"That does it." Linda got up and marched across the room, to the table where the Death Note itself lay. I stared at her with wide-eyed astonishment as she opened the Notebook and flourished her pencil.
"What are you doing?" I demanded, alarmed. She couldn't be ... surely not?
"Something I should have done days ago," Linda muttered under her breath, "I guess I was just too much of a coward."
She was going to write her own name in the Notebook! Why? What possible reason could she have to do that? I couldn't fathom one. All I knew was that I had to stop her. With speed that would have astonished anyone who knew me, I sprang to my feet and hurled myself at her. I managed to grab a hold of her just as her pencil touched the pages of the Notebook.
"Stop! Have you lost your mind?" I almost shouted at her as I yanked her arm back. A struggle ensued, one for which I was ill-equipped. I had all the physical strength of a child. Only desperation allowed me to stay her hand.
"Near, I have to do this, it's the only way!" Linda insisted, fighting to free herself from my frantic grasp.
"What are you talking about? How will killing yourself help anything?" I managed to pry the pencil from her fingers. Staggering back from her, I held it behind my back and then caught my breath. On reflection I was quite astonished by my behaviour. This was so very unlike me. It was almost unthinkable for me to exert myself in such a fashion. What had come over me?
"Don't you see?" Linda rounded on me and tried to explain. "I can help you to beat this thing if I write my name down. By using the Notebook to control my actions prior to my death, I can specify that I give you the clue you need to win before dying."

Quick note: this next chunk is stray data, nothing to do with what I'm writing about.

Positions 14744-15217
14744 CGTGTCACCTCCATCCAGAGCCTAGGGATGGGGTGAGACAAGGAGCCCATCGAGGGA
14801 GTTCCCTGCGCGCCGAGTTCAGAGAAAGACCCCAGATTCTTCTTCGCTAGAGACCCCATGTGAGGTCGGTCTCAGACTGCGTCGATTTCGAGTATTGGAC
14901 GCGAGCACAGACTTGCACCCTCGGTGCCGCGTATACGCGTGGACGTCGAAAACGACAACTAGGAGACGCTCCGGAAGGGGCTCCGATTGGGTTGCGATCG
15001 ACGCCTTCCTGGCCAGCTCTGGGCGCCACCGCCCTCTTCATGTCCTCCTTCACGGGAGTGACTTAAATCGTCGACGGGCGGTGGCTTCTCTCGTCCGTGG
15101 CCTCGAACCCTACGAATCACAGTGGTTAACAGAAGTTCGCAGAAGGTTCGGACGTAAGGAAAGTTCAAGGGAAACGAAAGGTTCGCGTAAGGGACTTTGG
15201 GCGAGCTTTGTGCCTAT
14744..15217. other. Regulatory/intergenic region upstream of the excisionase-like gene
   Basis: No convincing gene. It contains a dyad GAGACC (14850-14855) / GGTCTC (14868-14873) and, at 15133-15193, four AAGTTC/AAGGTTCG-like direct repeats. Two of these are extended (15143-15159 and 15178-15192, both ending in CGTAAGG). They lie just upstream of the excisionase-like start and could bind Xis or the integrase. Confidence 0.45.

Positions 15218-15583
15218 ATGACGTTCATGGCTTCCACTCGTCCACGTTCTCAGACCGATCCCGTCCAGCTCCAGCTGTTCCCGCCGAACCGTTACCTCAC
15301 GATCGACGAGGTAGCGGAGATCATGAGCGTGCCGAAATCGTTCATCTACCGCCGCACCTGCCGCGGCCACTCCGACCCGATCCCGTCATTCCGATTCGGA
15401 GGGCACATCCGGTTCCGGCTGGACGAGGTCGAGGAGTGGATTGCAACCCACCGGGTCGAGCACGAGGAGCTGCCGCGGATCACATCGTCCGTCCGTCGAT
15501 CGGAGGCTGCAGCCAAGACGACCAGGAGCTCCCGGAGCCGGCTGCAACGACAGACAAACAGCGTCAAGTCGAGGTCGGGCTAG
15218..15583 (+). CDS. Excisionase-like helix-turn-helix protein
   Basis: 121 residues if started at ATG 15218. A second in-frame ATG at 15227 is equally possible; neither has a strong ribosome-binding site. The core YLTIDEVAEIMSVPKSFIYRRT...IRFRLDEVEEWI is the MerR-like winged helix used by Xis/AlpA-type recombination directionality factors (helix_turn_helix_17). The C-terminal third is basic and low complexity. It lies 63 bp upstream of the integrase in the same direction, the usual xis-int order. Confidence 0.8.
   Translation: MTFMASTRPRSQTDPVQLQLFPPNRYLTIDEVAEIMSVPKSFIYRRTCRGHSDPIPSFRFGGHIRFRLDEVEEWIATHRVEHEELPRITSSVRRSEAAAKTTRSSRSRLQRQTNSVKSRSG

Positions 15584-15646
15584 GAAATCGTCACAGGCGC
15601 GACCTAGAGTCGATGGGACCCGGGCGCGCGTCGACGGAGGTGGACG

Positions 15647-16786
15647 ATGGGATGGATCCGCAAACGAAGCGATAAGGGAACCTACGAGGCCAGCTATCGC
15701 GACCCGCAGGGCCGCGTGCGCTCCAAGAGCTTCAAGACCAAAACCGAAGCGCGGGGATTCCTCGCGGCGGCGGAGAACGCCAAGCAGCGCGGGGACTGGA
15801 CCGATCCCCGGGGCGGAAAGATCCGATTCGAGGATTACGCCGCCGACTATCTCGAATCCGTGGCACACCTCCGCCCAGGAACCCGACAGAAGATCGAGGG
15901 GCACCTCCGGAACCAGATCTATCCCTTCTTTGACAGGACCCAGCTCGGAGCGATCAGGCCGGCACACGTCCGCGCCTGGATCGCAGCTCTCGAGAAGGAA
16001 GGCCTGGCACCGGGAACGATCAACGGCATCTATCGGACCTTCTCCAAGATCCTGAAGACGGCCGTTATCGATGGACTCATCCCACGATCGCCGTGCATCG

So that was what she was playing at. I should have guessed. It was insane. True enough, the Notebook could be used to control a person's actions up until the moment of their death, but it had its limits. I shook my head in denial of her flawed logic. "That won't work. If the circumstances are deemed impossible, then the person simply dies of a heart attack."
"How is this impossible? You said it yourself Near; you're convinced that there is a way to beat the Death Note!" She took a step towards me, her hands gesturing as if to illustrate her point. I backed away, keeping the pencil behind my back and out of her reach. "Look at it this way," she tried to reason, "If we put a person in a room with a ..." she searched about and, upon seeing the 3D jigsaws I had lying around jabbed a finger at one of them, "A jigsaw puzzle! Then if we wrote his name in the Notebook and specified that he solved the jigsaw before dying of a heart attack, he would!"
What a tenuous analogy. Did she seriously think that would work? I know I liked to describe this situation as a puzzle, but in truth it was hardly that. I actually snorted at her. "A more accurate comparison would be to put that man in a room and then specify that he writes down the key equations needed to solve Unified Field Theory before he dies. Somehow I suspect he would drop dead before ever putting pen to paper."
She still wasn't convinced and took another step towards me. I in turn took a corresponding step back.
"It has to be worth a shot, doesn't it? If there's even the slightest chance it could work, isn't it worth risking my life to save the lives of you and the other members of your team?"
It wasn't, and I said as much to her. "No. You'd just die needlessly. It's suicide, Linda. Don't throw your life away like this."
Our eyes met, and I could see the determination in hers, even though I couldn't hope to understand it. She stopped approaching me and simply held out her hand for me to return her pencil.